News Policy, Guidance & Law Safeguarding

Criminal exploitation of children and vulnerable adults: county lines

What is county lines exploitation?

County lines is the police term for urban gangs supplying drugs to suburban areas and market and coastal towns using dedicated mobile phone lines or “deal lines”.
It involves child criminal exploitation (CCE) as gangs use children and vulnerable people to move drugs and money. Gangs establish a base in the market location, typically by taking over the homes of local vulnerable adults by force or coercion in a practice referred to as ‘cuckooing’.

County lines is a major, cross-cutting issue involving drugs, violence, gangs, safeguarding, criminal and sexual exploitation, modern slavery, and missing persons; and the response to tackle it involves the police, the National Crime Agency, a wide range of Government departments, local government agencies and VCS (voluntary and community sector) organisations.

County lines activity and the associated violence, drug dealing and exploitation has a devastating impact on young people, vulnerable adults and local communities. Children in care can be especially vulnerable to exploitation.

Home Office Guidance has been produced for frontline professionals on dealing with county lines. It outlines what county lines (and associated criminal exploitation) is, signs to look for in potential victims, and what to do about it. The guidance should supplement your organisation’s existing safeguarding policies, to help identify and protect those exploited through this criminal activity.

Download the Home Office Guidance: Criminal Exploitation of children and vulnerable adults: County Lines guidance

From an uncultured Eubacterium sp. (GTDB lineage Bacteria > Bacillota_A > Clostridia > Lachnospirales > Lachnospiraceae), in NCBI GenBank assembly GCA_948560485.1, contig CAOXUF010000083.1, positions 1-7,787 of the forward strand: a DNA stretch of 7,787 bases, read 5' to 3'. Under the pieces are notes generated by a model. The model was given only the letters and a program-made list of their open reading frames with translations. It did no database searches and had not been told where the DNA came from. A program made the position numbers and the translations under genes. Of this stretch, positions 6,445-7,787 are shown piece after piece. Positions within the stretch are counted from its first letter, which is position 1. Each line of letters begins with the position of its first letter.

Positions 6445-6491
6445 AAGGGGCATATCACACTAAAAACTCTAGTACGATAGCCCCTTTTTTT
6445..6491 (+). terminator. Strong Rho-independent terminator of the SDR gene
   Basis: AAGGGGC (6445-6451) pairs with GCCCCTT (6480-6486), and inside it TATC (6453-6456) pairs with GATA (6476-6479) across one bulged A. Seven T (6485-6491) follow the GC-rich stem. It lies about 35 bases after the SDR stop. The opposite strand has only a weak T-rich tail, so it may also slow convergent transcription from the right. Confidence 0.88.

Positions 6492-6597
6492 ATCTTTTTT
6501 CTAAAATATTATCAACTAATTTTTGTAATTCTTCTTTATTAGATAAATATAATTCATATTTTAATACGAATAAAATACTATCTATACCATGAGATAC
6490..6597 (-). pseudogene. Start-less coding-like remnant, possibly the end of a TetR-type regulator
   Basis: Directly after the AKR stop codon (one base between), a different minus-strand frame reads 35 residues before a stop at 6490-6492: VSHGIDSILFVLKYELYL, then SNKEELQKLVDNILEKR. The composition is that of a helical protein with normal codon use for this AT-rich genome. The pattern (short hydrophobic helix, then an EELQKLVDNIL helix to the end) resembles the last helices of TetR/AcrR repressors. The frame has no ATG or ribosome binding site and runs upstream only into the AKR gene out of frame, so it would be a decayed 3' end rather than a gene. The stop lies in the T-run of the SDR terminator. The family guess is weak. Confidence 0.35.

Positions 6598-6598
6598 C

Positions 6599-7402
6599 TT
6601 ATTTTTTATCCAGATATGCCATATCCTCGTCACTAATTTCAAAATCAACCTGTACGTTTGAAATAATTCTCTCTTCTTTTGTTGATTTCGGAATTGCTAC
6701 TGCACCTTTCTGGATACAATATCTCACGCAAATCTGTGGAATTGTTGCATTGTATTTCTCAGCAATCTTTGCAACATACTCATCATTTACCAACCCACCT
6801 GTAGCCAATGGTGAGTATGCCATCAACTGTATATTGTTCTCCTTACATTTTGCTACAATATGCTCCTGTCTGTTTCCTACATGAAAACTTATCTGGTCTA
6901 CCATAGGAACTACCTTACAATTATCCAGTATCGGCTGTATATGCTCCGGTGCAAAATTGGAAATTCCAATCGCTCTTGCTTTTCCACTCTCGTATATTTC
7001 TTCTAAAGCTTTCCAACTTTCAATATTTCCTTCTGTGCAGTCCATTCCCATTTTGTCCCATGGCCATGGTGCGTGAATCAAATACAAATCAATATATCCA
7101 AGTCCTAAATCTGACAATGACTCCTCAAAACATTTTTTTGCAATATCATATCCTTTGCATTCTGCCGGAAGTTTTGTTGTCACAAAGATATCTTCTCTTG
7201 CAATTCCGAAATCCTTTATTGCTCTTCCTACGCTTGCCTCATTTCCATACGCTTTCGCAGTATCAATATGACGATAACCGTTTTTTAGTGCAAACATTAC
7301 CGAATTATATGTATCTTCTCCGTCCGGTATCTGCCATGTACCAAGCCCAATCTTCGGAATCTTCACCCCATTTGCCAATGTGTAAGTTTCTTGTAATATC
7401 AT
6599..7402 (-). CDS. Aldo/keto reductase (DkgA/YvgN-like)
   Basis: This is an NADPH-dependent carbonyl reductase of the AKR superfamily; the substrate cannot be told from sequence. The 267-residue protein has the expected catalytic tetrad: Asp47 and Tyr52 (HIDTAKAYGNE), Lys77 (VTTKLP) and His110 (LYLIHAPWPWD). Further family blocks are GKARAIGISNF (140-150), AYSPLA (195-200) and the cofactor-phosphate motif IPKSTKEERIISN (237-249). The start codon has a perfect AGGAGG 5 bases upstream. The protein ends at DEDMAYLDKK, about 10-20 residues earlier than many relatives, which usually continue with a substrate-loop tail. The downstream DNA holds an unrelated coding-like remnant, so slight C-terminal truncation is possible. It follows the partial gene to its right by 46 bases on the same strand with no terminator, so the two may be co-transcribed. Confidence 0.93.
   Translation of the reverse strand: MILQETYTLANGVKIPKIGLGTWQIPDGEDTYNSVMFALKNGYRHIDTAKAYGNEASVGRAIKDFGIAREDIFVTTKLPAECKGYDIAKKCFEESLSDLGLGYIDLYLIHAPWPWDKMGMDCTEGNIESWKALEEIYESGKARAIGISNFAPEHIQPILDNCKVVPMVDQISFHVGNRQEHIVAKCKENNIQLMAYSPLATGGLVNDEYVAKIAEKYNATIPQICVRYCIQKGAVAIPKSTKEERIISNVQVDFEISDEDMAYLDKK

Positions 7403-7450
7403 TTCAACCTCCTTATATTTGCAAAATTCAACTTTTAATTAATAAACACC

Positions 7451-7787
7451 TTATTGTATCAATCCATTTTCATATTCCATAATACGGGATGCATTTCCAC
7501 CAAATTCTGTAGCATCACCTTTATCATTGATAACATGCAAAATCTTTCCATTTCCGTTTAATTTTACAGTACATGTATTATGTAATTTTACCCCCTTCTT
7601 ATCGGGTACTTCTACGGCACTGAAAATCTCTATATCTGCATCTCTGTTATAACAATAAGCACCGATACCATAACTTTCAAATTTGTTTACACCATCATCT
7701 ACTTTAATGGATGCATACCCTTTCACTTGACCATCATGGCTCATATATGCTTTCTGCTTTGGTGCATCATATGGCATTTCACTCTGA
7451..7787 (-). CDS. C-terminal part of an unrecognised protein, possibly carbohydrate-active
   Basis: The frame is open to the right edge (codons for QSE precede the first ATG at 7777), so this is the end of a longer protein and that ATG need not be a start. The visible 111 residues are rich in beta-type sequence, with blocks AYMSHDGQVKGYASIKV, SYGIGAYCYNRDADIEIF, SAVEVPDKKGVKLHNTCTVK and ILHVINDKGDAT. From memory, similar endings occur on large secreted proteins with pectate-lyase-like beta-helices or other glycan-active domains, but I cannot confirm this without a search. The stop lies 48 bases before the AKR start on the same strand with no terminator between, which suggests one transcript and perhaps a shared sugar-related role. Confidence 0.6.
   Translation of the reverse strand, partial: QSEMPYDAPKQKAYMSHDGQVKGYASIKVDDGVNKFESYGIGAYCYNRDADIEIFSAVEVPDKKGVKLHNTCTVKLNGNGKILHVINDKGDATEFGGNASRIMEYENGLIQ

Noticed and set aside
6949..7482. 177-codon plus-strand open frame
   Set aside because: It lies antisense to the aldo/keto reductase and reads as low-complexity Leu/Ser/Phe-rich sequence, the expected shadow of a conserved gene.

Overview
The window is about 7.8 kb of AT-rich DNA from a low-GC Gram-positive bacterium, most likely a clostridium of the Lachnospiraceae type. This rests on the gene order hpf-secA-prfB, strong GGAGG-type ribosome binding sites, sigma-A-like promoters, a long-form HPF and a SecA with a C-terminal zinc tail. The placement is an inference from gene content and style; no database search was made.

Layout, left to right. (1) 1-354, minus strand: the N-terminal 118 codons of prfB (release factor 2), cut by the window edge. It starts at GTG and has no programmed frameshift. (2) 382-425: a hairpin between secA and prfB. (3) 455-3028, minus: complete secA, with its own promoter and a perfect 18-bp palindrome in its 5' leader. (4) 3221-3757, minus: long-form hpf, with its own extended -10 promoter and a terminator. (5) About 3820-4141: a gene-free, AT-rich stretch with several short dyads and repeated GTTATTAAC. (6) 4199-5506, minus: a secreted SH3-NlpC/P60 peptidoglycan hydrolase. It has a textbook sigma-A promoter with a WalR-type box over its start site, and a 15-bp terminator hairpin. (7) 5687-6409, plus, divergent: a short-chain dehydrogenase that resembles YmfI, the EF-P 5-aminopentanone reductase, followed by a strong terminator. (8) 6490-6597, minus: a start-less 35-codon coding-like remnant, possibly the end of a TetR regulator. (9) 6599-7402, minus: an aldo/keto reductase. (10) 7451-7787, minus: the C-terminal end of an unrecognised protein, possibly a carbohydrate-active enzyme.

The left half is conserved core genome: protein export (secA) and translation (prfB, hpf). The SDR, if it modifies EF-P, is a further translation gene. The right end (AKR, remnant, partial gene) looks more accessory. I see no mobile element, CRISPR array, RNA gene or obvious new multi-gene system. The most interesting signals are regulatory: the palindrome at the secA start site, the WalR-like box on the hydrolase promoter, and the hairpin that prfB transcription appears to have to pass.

Serious violence strategy launched

The Home Office has also launched the Serious violence strategy which aims to steer young people away from crime as well as tackling violent drug-dealing gangs. The strategy covers four key themes including: tackling county lines (the drug dealing model which involves networks from urban centres expanding their drug dealing activities into smaller towns and rural areas) and misuse of drugs, early intervention and prevention; supporting communities and local partnerships; and an effective law enforcement and criminal justice response. Measures announced include: the development of a National county lines co-ordination centre; setting up an early intervention youth fund to provide support to communities; and the expansion of Redthread’s Youth violence intervention programme to areas outside of London.

Source: Home Office  Date: 09 April 2018

Further information: Serious violence strategy (PDF)

Contextual Safeguarding

Contextual Safeguarding has been developed by Carlene Firmin at the University of Bedfordshire over the past six years to inform policy and practice approaches to safeguarding adolescents. Contextual Safeguarding is an approach to understanding, and responding to, young people’s experiences of significant harm beyond their families. It recognises that the different relationships that young people form in their neighbourhoods, schools and online can feature violence and abuse. Parents and carers have little influence over these contexts, and young people’s experiences of extra-familial abuse can undermine parent-child relationships.

Therefore children’s social care practitioners need to engage with individuals and sectors who do have influence over/within extra-familial contexts, and recognise that assessment of, and intervention with, these spaces are a critical part of safeguarding practices. Contextual Safeguarding, therefore, expands the objectives of child protection systems in recognition that young people are vulnerable to abuse in a range of social contexts.

The following briefing provides an overview of contextual safeguarding from theory to practice: Contextual Safeguarding – An overview of the operational, strategic and conceptual framework

You can join the Contextual Safeguarding Network for free here.

You can learn more about contextual safeguarding via this short video by Danielle Fritz

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